Medal as big as my face

I was pleased. I was floored. I was exhausted, starving, and unimaginably gross. I collected a medal the size of my head and sat down to eat a tiny square of pizza. I found that I’d run negative splits for literally the entire race except one mile. I don’t know how this is possible.

As I walked slooooooowly back to the car, I shared a long post on Instagram which I’ll distill here: these days, running feels like a gift.

2015 Q1 Report

It’s March 31, which means it’s time to revisit my specific and measurable resolutions for 2015.

Run a marathonTabled for 2015. I really had my heart set on this goal, but after a lot of conversations, the decision not to train for a marathon came down to logistics and lack of sleep. Next year. Next year!

Read 12 non-parenting books: 0 completed. Also 0 started.

Complete 12 more items on my Chicago Bucket List. No progress, but it’s been a loooooong winter with a tiny baby.

Keep a journal. Success! I have written in my journal at least every few days since the beginning of the year, making notes about each day even if I didn’t manage to write ON that day. There’s a lot of complaining about lack of sleep.

Reduce debt. After some serious consideration, I decided to reprioritize my financial resolutions in favor of paying down debt before building savings. Credit card debt ticked up nearly $4K in January with the last month of a halved paycheck plus needing to prepay for vacation and work travel. My tax return plus reimbursements from work took care of that; in total, credit card debt is down about $1K since the beginning of the year. Additionally, I increased my payments to my student loan by 50%, putting it on track to be paid off in the next two years.

Rebuild my savings. Tabled. It makes me anxious to not be putting money in savings each month, but eliminating debt is a higher priority.

Take better care of my skin. Success! I have moisturized every day since the beginning of the year. Now to see if I can do sunscreen…

Start flossing. Success! I have flossed every day since the beginning of the year. I don’t see my dentist until mid-May, but hopefully he will be impressed.

2015 Resolutions

Part of my day job involves making sure that goals are specific and measurable. Here are my attempts at specific and measurable resolutions for 2015:

The fun:

  1. Run a marathon. I really wanted to do this last year, but pregnancy got in the way. I’m planning to run Chicago, with Detroit as my back-up choice.
  2. Read 12 non-parenting books. I read (most of) 17 books last year, but really only finished 12 in their entirety, and the great majority of those were parenting books. I’d like to read more for pleasure this year, but am setting my sights low.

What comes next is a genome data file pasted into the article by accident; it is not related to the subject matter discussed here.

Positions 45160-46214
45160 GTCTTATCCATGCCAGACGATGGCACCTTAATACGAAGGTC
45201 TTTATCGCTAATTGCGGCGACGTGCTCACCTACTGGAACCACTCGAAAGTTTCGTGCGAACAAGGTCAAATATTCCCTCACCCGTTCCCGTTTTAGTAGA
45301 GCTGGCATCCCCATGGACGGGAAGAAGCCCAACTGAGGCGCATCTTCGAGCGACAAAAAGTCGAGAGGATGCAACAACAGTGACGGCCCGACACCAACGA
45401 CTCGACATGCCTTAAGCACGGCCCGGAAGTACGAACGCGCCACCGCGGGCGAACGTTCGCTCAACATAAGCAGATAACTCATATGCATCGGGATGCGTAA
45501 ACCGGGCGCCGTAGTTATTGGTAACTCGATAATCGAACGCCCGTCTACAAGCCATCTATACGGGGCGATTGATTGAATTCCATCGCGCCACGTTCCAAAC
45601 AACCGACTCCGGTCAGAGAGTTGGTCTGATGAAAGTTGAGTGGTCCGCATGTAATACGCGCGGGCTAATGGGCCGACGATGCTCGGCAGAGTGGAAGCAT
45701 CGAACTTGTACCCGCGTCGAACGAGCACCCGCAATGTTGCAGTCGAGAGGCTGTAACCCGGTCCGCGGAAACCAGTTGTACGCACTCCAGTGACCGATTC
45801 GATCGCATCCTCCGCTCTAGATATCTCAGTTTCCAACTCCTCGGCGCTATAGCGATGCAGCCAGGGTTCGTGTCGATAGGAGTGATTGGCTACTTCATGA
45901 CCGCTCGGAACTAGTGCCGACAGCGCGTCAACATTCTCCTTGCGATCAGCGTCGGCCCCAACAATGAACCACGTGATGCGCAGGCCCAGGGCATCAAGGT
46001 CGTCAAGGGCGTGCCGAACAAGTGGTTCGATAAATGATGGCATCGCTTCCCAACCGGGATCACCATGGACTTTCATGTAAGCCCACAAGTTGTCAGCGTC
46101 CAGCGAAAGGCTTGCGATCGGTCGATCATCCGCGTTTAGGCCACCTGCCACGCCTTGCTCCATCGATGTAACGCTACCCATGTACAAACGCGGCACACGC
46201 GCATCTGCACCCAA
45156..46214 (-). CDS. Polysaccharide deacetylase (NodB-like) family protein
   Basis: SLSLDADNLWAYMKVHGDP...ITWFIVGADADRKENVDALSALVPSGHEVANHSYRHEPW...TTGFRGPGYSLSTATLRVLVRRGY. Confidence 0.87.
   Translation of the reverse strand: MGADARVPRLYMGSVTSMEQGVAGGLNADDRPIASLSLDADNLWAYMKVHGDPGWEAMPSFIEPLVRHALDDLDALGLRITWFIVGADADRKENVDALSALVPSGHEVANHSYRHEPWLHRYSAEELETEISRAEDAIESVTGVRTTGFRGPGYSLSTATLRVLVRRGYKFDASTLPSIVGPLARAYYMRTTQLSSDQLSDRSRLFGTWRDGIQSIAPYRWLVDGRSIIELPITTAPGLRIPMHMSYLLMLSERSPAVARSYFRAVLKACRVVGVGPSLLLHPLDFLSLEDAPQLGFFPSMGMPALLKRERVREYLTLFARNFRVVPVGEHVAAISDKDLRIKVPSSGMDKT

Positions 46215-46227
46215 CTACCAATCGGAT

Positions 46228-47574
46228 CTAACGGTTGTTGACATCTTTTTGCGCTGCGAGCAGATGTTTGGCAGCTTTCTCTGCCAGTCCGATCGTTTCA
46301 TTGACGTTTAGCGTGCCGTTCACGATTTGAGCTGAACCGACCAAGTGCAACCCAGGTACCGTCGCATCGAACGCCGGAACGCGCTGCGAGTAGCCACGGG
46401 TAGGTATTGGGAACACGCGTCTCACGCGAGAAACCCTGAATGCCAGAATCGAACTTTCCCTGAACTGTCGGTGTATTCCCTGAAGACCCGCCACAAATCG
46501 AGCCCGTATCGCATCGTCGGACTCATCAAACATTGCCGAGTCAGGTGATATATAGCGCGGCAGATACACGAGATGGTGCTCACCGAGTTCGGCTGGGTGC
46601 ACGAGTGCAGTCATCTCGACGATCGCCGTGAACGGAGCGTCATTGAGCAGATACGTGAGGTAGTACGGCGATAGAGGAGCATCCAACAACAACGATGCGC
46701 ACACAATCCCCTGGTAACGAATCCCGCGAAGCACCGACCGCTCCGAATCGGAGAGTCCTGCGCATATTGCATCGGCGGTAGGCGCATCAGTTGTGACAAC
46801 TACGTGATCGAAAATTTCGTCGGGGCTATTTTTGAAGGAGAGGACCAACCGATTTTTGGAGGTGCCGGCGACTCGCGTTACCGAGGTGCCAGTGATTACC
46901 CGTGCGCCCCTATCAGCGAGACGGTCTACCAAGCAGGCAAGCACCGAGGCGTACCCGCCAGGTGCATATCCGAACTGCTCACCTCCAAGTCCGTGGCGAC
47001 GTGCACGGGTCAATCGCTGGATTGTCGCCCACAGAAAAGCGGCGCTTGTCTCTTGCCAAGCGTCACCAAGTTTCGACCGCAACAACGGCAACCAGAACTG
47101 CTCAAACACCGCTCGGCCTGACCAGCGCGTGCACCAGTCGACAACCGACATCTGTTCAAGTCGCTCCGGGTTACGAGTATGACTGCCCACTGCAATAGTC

3. Complete 12 more items on my Chicago Bucket List. I knocked out 17 items last year, and added a few to the original list.
  4. Keep a journal. My grandpa kept a daily journal for years. It often wasn’t much more than the weather (including on the day of my mom’s wedding!), but that’s more than I’ve managed. I’d like to remember more about my baby’s first year than the milestones. I hope this will help.

The practical:

  1. Rebuild my savings. I took 4 weeks unpaid during my maternity leave, and that took a good chunk out of my savings. I’m far short of the recommended 3 months’ of living expenses, and don’t think I’ll get there this year while also reducing debt, but 2 months’ worth of living expenses in savings seems reasonable.
  2. Reduce debt. I wanted to eliminate my credit card debt last year. That didn’t happen; in fact, I’m right about where I was last year, though I’ve paid off two cards. I’d like to cut both my student loan and credit card debt in half this year.
  3. Take better care of my skin. For many, many years, I have done nothing on this front. Moisturizing daily will be a start.
  4. Start flossing. The dentist yells at me about this every time I go, so I need to either start flossing or stop going to the dentist.

2013 At The Races

In preparing for this weekend’s I-Challenge, I realized I never posted ANYTHING here about all of last year’s running. Which, given last year’s running, is a serious omission.

January 2013: Polar Dash half marathon in Chicago

Fired up?

Don’t ask me why, exactly, it seemed like a good idea to run a half marathon in Chicago in January. Maybe Megan and I just weren’t thinking when we signed up in the early fall? Thankfully, we were blessed with unseasonably good weather – in the low 50s! in January! in Chicago!. In the two weeks leading up to the race, I was also blessed with some sort of chest cold that I simply couldn’t shake, which made the race challenging. I felt great for the first portion, picking up a pace buddy somewhere around the 6 mile mark. We stayed together until miles 11-12, when I started having trouble breathing. A buddy of his had jumped in around mile 8, and the two of them encouraged me to stick it out, but I eventually told them to go on ahead, and took a short walking break. I’d hoped to catch up with him at the finish line to thank him for keeping me going, but I never saw him again. Thanks, random pace buddy! You got me through a tough spot.

I finished in 2:04:19, 5 minutes off my Monster Dash finish in October, but not bad for being sick.

Silver and blue

April 2013: Illinois Marathon I-Challenge 5K and half marathon in Champaign